Wednesday, January 16, 2008

Some lessons in handling departing employees and their files


ESPN is reporting that football program files have gone missing from the University of West Virginia office of former coach Rich Rodriguez, who left West Virginia for Michigan. From espn.com:

West Virginia University said Tuesday it will investigate the disappearance of player and football program files found to be missing from the former office of ex-Mountaineers coach Rich Rodriguez.

West Virginia University said Tuesday it will investigate the disappearance of player and football program files found to be missing from the former office of ex-Mountaineers coach Rich Rodriguez.

Paperwork detailing every player on West Virginia's roster, as well as the program's activities over the past seven years, went missing between Rodriguez's resignation as coach to take over at Michigan and the team's return from the Fiesta Bowl, the Charleston (W.Va.) Gazette reported....

After returning to work about a week ago, the staff at WVU's Puskar Center found that most of the files that had been stored in Rodriguez's office, as well as the players' strength and conditioning files in the weight room, were gone, the Gazette reported.

"It's unbelievable. Everything is gone, like it never existed," a source within the athletic department, who spoke on the condition of anonymity, told the Gazette. "Good, bad or indifferent, we don't have a record of anything that has happened." ...

According to the source, the missing files include all of the players' personal files, which encompass contact information, scholarship money awarded, class attendance records and personal conduct records, the Gazette reported....

According to the report, multiple sources said several people in the Puskar Center reported seeing Rodriguez and at least one of his assistants, video coordinator Dusty Rutledge, in Rodriguez's private office shredding paperwork on Dec. 18 -- the day he returned from Ann Arbor after being named Michigan's new head coach. Those who say they witnessed the action said they either paid it no mind or did not know what was being destroyed, according to the report....

West Virginia and Rodriguez are in the midst of a messy legal battle over his departure from Morgantown. The university is trying to recover $4 million from Rodriguez for leaving with six years remaining on his contract. Rodriguez, in turn, said West Virginia breached the contract by not fulfilling all of its terms of the deal.

If Coach Rodriguez took the files, I certainly hope that his attorney is advising him to return them. I couldn't imagine that Coach would try to leverage these valuable documents into a settlement of his other legal issues with the university.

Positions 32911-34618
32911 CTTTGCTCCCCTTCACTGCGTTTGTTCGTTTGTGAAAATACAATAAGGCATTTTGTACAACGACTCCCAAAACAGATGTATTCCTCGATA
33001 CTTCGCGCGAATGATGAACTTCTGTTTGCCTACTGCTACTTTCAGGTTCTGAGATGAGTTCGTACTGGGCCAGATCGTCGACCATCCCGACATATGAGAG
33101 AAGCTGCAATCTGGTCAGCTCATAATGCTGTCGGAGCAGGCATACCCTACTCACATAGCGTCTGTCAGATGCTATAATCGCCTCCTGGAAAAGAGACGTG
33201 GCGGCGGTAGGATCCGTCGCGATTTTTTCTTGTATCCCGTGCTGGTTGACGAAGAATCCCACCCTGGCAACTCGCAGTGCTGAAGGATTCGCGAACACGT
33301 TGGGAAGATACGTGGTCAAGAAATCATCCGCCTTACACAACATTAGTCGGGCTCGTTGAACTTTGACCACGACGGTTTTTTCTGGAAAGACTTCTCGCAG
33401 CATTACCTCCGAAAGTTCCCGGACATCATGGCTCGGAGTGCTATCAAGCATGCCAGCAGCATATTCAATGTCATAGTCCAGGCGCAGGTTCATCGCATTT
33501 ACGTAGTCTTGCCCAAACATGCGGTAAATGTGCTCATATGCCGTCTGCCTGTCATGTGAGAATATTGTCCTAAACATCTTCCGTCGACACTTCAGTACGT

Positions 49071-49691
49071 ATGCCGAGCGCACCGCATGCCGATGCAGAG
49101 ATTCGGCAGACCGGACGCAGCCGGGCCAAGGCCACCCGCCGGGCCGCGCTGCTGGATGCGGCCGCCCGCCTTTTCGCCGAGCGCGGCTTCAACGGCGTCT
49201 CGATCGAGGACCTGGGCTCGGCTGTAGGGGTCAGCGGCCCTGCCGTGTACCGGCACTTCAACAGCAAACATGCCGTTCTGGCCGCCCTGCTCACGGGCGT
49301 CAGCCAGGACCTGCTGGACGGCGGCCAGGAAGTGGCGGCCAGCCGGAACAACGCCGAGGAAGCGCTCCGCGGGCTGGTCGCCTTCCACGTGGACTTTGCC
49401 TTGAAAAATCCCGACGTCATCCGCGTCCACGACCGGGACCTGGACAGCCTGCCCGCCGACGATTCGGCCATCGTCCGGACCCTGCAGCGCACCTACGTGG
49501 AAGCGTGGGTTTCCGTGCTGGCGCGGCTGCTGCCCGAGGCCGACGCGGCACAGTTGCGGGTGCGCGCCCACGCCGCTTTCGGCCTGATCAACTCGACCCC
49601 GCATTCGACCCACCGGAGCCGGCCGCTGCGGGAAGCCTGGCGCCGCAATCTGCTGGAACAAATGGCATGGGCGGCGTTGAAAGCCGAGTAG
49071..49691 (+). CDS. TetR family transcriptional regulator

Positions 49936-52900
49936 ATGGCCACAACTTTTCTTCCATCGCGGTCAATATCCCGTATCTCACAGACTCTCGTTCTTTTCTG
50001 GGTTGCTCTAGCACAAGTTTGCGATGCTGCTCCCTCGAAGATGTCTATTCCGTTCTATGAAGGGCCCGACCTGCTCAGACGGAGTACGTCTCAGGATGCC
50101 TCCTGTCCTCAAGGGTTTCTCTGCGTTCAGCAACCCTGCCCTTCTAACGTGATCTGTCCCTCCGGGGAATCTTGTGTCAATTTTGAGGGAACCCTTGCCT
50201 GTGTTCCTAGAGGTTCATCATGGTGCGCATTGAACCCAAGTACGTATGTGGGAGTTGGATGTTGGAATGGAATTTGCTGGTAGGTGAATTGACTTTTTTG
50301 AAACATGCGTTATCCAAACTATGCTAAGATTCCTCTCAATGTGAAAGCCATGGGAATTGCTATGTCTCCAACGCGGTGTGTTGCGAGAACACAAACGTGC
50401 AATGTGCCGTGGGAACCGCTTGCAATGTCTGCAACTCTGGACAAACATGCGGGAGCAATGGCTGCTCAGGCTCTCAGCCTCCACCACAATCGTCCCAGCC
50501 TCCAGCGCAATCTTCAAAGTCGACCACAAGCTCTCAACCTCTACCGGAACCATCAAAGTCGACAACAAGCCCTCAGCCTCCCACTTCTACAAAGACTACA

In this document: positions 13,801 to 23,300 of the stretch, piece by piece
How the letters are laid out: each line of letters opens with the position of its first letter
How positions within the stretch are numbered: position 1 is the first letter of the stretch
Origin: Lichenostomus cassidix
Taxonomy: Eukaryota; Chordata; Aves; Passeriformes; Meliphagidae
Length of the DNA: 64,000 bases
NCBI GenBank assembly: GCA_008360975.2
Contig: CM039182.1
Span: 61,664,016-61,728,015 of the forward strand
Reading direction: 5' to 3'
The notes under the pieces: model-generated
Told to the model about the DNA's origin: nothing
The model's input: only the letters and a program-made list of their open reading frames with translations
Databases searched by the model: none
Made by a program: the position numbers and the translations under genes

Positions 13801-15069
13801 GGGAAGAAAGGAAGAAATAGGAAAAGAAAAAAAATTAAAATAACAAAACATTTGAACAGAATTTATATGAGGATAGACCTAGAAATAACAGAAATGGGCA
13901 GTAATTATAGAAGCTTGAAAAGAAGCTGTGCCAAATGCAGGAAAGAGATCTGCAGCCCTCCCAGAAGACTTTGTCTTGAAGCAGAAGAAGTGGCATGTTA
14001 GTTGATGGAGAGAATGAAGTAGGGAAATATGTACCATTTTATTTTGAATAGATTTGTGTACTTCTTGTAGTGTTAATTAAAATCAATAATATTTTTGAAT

Intrigue aside, Rich Rodriguez's plight is a good learning exercise for employers and employees. Unless there is an agreement that states otherwise, what an employee creates during his or her employment is the property of the employer. The employee is working for the benefit of the employer, and is being paid for it. Accordingly, the employer, and not the employee, owns the files and documents. Because it is the employer's property, the employee has no right to take the property with him or her at the end of employment. These issues are the same whether we are talking about paper or electronic files.

Some take away points for everyone:

  • Make sure expectations are clear on the way in the door - handbooks, policy manuals, and employment agreements should clearly state that everything that is created during employment belongs to the company, and that it is expected to be left with the company at the end of employment.
  • Supervisors and managers need to be trained so that they do not make any statements contradictory to the policy upon which an employee could claim reliance.
  • As best as possible, monitor what employees take out of the company during their employment. Few jobs today are 9 - 5. More and more employees take work home, and some even telecommute. It becomes very difficult to keep tabs on where stuff is, and the more stuff taken out of the office or downloaded, the harder it will be to have it returned if an employee leaves. The good thing about e-mail and portable media is that at least they generally leave a trace that something was taken.
  • Reinforce the policy during an exit interview by reminding the employee of the expectation that nothing will leave the company with him or her, and that everything must be returned immediately.
  • When all else fails, a letter from a lawyer to a former employee and the new employer goes a long way to getting the documents returned.

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